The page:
Root partition size in profile not applied to vm

Maybe I’m doing something wrong here.
I have this profile

lxc profile show vmprofile
config: {}
description: VM LXD profile
    name: eth0
    network: lxdbr0
    type: nic
    path: /
    pool: vmpool
    size: 20GB
    type: disk
name: vmprofile
- /1.0/instances/vmk

and I created this instance

lxc launch images:ubuntu/focal vmk --vm -p vmprofile

however, inside instance

/dev/sda2       3.8G  721M  3.0G  20% /

how can I make the root partition be 20GB?

Can you show cat /proc/partitions?

root@vmk:~# cat /proc/partitions 
major minor  #blocks  name

   8        0   19531248 sda
   8        1     102400 sda1
   8        2    4090863 sda2

here is complete df -h

root@vmk:~# df -h
Filesystem      Size  Used Avail Use% Mounted on
udev            478M     0  478M   0% /dev
tmpfs            98M  604K   98M   1% /run
/dev/sda2       3.8G  721M  3.0G  20% /
tmpfs           490M     0  490M   0% /dev/shm
tmpfs           5.0M     0  5.0M   0% /run/lock
tmpfs           490M     0  490M   0% /sys/fs/cgroup
/dev/sda1        99M  3.9M   95M   4% /boot/efi
config           19G  7.0M   19G   1% /run/lxd_config/9p

Ok, so your disk is indeed 20GB large, so that worked fine.
Unlike with containers, all LXD can do is grow your disk and partition table, it can’t do the partition resizing for you.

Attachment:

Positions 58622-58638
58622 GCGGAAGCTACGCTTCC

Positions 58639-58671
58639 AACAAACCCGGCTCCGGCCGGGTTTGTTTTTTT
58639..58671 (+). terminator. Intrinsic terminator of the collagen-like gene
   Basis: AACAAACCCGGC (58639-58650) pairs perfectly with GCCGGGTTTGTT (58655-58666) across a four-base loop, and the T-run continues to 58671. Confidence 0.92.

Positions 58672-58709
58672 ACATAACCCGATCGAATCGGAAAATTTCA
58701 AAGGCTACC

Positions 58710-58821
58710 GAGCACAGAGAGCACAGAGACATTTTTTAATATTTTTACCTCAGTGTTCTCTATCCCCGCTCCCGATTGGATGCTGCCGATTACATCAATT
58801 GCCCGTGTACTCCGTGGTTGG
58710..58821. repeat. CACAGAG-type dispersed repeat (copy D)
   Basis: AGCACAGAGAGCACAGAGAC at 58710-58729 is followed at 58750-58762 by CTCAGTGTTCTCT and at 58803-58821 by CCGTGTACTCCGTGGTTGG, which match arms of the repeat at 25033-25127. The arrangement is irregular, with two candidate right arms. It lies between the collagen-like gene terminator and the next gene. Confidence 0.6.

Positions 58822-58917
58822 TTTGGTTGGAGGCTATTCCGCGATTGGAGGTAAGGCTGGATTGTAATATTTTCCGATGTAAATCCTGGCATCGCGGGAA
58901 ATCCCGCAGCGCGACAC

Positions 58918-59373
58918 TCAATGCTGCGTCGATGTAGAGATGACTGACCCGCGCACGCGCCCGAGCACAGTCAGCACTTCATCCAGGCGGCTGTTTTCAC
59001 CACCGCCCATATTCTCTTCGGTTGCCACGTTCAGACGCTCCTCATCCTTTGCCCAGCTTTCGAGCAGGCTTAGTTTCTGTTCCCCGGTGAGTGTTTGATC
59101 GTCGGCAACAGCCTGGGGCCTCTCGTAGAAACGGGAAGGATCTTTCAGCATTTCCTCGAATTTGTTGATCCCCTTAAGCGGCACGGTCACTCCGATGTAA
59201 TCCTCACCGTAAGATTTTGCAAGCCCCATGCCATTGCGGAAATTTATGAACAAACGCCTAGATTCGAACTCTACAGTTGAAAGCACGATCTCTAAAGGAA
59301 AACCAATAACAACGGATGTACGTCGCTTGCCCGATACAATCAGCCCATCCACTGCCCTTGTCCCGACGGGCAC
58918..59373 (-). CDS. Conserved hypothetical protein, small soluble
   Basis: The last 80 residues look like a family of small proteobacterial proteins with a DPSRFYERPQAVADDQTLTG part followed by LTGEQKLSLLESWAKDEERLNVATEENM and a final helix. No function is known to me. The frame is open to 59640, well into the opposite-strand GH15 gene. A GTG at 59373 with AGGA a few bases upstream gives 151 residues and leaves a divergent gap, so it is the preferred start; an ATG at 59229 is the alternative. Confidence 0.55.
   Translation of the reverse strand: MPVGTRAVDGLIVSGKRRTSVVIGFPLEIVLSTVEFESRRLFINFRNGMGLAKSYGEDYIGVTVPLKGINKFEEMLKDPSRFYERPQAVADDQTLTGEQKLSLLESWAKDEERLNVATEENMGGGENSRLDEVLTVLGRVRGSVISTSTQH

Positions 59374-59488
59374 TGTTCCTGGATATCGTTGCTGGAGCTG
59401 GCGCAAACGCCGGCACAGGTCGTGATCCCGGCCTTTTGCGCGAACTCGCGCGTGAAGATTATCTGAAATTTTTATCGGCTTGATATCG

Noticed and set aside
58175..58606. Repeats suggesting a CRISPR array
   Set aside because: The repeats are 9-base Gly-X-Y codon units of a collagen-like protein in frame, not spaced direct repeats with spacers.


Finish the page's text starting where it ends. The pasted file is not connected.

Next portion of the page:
You can use something like growpart (cloud-guest-utils package) to grow your /dev/sda2 to fill the partition table, then reboot and extend the filesystem to match.

That’s something like growpart /dev/sda 2 and after reboot resize2fs /dev/sda2

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Note that the cloud images will do that automatically for you during boot.

So using images:ubuntu/focal/cloud which comes with cloud-init and growpart should boot with the full 20GB, while images:ubuntu/focal which does not, will boot with the default 4GB and require you to handle growing it.

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cool, growpart and resize2fs did the job :slight_smile:
just curious, why not using the same approach with images:ubuntu/focal (auto growpart…)?

Because the logic that brings it in (cloud-init) is quite large, that’s why we have the separate cloud image.

Also, not everyone wants this behavior. If you want to actually partition things to have multiple partitions, having it auto-grow on you at boot is a bit unfortunate.

thanks again for quick support!